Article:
And some fantastic talented writers/commentators too like Paul Scott. gets you a big discount and 14 days free trial.

Oh and a reminder it's your last chance to win £200 on he naked trader radio show. Keeping the competition open till Monday! Link is here:

Comp winners published here on next update.

The craziness of the last few days makes it very difficult to decide what to do, whether experienced or not. You could literally pop out for a cuppa, come back and find your fave share way down for no real reason.

With a weak market and wanting to go more heavily into cash I ended up banked some winners and kicked out some losers which as I mentioned earlier pushed my cash balance up to over £500,000.

But I also bought one or two on weakness - but only lightly dipping in for the mo.

Trifast (LON:TRI) is a decent company that has pulled back away so bought some speculatively yesterday at the seminar.

Its slogan is "holding the world together". Indeed, it is what it does. It makes things like the cogs that for example hold your washing machine together!

Profits look good and are on the up and it says it is well prepared for whatever Brexit will throw at us.

Looks a very well run company, it peaked around 280 so an entry price in the low 200s looks enticing. Even so I won't hang about if the market tanks further.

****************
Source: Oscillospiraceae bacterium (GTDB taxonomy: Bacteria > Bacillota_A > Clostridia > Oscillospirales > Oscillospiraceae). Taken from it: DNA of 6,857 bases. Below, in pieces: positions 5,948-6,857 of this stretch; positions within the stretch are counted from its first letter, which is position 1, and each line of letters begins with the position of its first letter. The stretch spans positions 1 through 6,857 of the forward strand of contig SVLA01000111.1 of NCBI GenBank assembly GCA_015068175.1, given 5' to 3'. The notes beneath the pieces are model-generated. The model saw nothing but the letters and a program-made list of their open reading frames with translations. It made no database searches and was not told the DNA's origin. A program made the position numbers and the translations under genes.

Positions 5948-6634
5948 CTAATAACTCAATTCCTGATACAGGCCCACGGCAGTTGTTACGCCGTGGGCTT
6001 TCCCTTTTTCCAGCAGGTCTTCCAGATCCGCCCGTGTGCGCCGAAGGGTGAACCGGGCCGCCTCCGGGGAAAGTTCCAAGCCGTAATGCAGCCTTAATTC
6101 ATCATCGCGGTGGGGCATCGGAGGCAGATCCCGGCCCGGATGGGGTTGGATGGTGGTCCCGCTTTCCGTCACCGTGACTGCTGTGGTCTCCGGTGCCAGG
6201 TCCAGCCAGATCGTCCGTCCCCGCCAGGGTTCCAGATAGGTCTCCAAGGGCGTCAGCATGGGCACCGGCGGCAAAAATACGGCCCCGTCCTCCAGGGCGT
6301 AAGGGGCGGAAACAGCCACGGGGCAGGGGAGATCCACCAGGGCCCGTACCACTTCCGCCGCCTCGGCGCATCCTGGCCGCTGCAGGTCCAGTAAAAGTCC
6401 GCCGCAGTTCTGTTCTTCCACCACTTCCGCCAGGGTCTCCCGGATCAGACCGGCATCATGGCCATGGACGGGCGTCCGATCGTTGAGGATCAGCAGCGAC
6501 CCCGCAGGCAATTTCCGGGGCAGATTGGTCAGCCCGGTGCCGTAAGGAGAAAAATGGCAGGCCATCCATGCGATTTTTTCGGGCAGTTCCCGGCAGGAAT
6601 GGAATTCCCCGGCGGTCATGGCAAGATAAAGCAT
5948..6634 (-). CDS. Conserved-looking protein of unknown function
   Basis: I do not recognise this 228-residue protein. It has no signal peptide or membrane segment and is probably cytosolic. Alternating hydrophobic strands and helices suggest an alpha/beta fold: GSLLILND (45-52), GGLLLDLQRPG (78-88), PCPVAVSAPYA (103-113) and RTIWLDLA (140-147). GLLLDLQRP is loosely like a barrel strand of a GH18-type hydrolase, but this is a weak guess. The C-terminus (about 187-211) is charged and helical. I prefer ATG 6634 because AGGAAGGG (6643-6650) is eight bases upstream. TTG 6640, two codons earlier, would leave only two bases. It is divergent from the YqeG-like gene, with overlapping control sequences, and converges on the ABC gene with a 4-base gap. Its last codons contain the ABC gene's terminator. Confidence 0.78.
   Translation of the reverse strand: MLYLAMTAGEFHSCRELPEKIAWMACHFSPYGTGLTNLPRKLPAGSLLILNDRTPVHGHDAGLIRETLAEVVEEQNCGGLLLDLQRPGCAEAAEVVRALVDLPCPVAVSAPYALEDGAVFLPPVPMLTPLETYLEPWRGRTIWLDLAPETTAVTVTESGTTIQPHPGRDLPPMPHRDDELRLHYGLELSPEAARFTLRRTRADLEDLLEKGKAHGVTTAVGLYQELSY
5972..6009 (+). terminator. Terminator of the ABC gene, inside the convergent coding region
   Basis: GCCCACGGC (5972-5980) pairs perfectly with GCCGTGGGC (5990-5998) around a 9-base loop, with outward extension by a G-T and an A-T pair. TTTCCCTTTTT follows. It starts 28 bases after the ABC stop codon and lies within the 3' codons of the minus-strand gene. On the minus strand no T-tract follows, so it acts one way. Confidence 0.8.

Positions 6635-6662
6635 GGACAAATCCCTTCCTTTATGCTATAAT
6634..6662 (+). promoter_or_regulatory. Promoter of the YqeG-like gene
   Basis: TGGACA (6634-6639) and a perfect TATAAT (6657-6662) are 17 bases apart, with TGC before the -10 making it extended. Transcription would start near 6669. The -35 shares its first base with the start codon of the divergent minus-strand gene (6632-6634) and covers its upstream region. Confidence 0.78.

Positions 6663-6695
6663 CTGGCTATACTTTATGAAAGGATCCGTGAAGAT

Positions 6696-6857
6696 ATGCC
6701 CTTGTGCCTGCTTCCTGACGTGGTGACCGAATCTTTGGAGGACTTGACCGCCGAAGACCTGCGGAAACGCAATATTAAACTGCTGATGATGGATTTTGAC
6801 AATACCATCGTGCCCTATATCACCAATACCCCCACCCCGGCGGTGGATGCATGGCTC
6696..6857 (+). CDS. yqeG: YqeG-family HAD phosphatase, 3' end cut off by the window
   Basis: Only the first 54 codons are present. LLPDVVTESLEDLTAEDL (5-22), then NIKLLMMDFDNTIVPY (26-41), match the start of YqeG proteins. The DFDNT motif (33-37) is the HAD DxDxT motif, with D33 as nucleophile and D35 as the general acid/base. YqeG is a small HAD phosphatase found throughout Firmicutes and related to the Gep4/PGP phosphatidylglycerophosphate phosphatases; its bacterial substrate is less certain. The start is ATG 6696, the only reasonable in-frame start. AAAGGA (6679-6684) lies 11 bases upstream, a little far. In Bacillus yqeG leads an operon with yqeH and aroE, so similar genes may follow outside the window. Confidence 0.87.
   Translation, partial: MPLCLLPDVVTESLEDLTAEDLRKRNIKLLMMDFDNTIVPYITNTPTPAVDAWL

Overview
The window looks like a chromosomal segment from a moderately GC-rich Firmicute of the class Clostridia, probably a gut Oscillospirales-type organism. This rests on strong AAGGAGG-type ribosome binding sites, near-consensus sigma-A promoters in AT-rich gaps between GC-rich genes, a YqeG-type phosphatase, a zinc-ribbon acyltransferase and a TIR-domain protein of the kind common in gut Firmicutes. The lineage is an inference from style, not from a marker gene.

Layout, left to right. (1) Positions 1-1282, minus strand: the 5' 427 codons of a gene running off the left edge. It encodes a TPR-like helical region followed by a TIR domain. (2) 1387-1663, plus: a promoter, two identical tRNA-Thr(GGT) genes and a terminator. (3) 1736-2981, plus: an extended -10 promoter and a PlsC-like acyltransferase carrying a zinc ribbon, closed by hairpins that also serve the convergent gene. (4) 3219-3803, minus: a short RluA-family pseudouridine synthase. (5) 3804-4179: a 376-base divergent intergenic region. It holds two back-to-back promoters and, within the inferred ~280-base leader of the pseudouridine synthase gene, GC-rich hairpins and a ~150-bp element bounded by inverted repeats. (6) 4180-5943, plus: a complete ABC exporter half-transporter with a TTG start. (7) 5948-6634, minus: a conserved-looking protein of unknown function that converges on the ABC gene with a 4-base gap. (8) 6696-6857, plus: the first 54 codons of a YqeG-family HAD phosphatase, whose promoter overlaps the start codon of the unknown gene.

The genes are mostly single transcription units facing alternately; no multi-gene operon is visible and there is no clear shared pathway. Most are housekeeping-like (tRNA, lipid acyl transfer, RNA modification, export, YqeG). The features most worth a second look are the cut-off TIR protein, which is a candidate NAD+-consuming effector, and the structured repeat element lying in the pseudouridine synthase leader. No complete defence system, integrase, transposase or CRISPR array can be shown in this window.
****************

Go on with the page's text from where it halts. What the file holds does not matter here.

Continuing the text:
I also had a dip into some Syncona. (LON:SYNC)   Janet came up with this one at the follow up.

A share with low debt and good prospects - a healthcare investment co backed by Cancer Researh UK and the Wellcome Trust. 0.3pc of NAV goes to a range of charities which is nice.

It has some quality investment with some decent recent returns. It focuses on investing and building global leaders in life sciences.

It looks cheapish and could be a nice isa grower. Barclays don't seem to deal in it but other accounts I have do.

I also bought some more Strix (Ketl). Unusual for me to buy more of something that has gone down but it looks very good value so will take the chance.

Talked about this one in the last update with its new coffee machine collaboration. Looks to have a bright future. Of course if it becomes a falling knife it will be sliced.

Big caveat with all buys at the mo, will be out fast if they start to tank in another down dip, as another down dip could get nasty.

FFX was sold for a profit of £45  but I bought them back lower as they still look cheap.

Some decent shorts were examined at that seminar too and my favourite short had to be Just Eat (LON:JE.)

(Shorting means betting on shares to go down for beginners)

This one faces a lot of competition in its market and on its own forecasts, the shares trade on a high multiple and now has debt after it bought rival Hungry House.